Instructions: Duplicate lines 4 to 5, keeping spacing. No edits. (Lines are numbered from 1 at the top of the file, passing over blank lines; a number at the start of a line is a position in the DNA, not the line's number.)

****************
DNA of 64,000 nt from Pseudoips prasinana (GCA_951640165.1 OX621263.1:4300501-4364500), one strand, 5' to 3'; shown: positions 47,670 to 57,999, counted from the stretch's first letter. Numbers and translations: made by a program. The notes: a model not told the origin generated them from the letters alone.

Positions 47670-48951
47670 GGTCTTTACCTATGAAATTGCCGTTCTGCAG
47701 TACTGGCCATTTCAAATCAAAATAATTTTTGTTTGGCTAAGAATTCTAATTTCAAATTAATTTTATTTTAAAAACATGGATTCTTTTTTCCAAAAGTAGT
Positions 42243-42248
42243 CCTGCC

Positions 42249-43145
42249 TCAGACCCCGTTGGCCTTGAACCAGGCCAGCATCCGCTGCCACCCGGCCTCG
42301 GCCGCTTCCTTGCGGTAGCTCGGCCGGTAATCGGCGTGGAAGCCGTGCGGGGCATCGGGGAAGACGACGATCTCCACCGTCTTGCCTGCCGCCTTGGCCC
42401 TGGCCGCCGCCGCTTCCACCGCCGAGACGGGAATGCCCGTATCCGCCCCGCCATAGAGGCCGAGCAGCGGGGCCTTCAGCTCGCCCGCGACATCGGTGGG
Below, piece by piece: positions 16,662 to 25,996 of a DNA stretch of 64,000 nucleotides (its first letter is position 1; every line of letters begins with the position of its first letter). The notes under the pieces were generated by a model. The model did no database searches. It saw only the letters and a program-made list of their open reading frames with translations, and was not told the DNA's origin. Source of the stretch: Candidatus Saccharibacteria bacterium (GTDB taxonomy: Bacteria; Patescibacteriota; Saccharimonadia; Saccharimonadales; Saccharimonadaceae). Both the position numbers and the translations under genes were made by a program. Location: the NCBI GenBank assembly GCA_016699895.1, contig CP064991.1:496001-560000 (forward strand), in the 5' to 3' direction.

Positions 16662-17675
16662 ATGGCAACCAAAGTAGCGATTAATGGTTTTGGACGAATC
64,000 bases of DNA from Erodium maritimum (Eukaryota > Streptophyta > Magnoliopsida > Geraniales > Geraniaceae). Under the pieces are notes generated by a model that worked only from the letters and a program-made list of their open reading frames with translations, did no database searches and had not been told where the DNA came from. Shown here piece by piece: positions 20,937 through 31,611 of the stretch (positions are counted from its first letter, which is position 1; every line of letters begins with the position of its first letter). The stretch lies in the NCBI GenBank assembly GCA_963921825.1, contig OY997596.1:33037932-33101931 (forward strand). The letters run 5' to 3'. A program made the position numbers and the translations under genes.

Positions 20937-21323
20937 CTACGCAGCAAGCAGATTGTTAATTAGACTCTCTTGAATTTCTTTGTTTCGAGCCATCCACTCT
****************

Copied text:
47701 TACTGGCCATTTCAAATCAAAATAATTTTTGTTTGGCTAAGAATTCTAATTTCAAATTAATTTTATTTTAAAAACATGGATTCTTTTTTCCAAAAGTAGT
Positions 42243-42248